[Coral-List] Competition and resilience on reefs in 1925

Dennis Hubbard dennis.hubbard at oberlin.edu
Fri Apr 26 20:28:56 UTC 2019


Well done. I have been going through and on-and-off exercise tracking the
editorials in Nature regarding Darwin's "Coral Reef Problem". I fist got
interested when I tried to track down the original series of "articles"
written by the primary opponents (Daly, Gieke, Dana, WM Davis plus many
more). My goal was to provide better context for myself as we ponder issues
related to reefs trying to keep up with accelerating sea-level rise.

I had noticed that most of these were in the same (or closely spaced)
volume number of Nature and I presumed that this was a "special issue" on
the topic - as is often done today. What I found was that each of these
"articles' was, in fact, a letter to the editor over a period of several
months. I found it exciting and illuminating to see the arguments and
counter-arguments develop, but what I eventually found most intriguing was
the dynamic involved - all the authors reading the latest issue of Nature
and someone penning a response. I could imagine Dana sitting in his alcove
across from the editorial office, penning hiscounter-argument and running
it across the street for the next publication round. In effect, the
participants were carrying on a dialogue in what might be thought of as a
19th century coral-listserve". Going back to an early series of posts on
scholarship, I would hope that those advocating the citation of only the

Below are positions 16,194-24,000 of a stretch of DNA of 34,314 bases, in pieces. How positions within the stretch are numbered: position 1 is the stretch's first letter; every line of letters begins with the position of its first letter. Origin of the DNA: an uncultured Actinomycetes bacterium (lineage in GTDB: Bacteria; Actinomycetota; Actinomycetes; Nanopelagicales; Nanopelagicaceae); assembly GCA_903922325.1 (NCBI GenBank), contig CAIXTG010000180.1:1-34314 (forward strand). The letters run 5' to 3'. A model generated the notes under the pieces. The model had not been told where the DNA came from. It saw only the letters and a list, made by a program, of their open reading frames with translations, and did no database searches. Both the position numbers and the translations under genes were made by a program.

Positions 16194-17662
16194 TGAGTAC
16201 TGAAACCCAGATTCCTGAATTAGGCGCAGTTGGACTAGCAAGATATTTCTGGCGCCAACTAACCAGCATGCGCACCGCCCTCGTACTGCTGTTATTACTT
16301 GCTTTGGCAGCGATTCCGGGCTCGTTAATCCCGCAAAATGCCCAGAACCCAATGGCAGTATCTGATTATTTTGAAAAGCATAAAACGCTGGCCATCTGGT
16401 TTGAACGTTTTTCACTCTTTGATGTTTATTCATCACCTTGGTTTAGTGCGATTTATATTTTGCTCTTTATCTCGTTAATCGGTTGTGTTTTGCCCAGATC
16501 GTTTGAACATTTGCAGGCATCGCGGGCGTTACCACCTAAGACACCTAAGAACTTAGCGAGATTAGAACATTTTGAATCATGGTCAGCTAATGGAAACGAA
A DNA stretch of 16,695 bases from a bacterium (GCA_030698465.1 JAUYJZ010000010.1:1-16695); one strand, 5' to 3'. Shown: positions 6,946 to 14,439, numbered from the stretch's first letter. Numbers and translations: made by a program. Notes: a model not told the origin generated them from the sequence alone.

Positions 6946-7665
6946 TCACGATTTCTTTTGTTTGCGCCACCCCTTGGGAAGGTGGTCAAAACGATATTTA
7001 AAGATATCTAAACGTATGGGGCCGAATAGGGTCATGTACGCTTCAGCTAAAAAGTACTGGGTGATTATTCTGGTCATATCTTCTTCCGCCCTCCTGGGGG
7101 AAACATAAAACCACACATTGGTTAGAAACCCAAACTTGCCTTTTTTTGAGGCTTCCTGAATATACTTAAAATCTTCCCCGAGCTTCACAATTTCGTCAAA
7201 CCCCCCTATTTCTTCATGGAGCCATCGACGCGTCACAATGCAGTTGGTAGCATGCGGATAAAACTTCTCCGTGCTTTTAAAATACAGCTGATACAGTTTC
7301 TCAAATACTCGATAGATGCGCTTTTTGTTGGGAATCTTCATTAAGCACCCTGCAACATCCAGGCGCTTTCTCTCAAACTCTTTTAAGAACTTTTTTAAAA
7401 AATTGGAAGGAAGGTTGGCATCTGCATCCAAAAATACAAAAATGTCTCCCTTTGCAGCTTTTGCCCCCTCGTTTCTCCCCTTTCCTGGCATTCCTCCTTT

latest papers on a particular topic might see the inestimable value of
providing historical context for all of our "new" ideas.



On Fri, Apr 26, 2019 at 2:56 PM Lasker, Howard via Coral-List <
coral-list at coral.aoml.noaa.gov> wrote:

> In searching for references to hurricane damage I discovered:
> By Charles Hedley, Scientific Director of the Great Barrier Reef
> Investigations.
> 1925  Reports of the Great Barrier Reef Commission 1:25-40
> The following quote from Hedley's report should remind us that many of
> our ideas are not as new as we tend to think.
>     "The seaweeds and coral are antithetical to each other, the
>     weeds making the ground foul for coral by leaving to the corals
>     no clean gritty surface to perch upon, so that the coral will be
>     unable to regain this site while the weeds are in possession of it.
>     But the cycle will run its course; when the algal complex now in
>     possession dies down the corals will resume their heritage, as one
>     crop follows another. "
> You can find the article at
> https://ia800707.us.archive.org/25/items/reportsgreatbarigrea/reportsgreatbarigrea_bw.pdf
> Cheers,
> --
> Howard R. Lasker
>     Director, Graduate Program in Evolution, Ecology & Behavior
>     Professor, Department of Environment and Sustainability, Department of
> Geology
> Website: http://www.geology.buffalo.edu/people/faculty/lasker.shtml
> Graduate Program website: http://evolutionecologybehavior.buffalo.edu/
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Dennis Hubbard
Chair, Dept of Geology-Oberlin College Oberlin OH 44074
(440) 775-8346

* "When you get on the wrong train.... every stop is the wrong stop"*
 Benjamin Stein: "*Ludes, A Ballad of the Drug and the Dream*"

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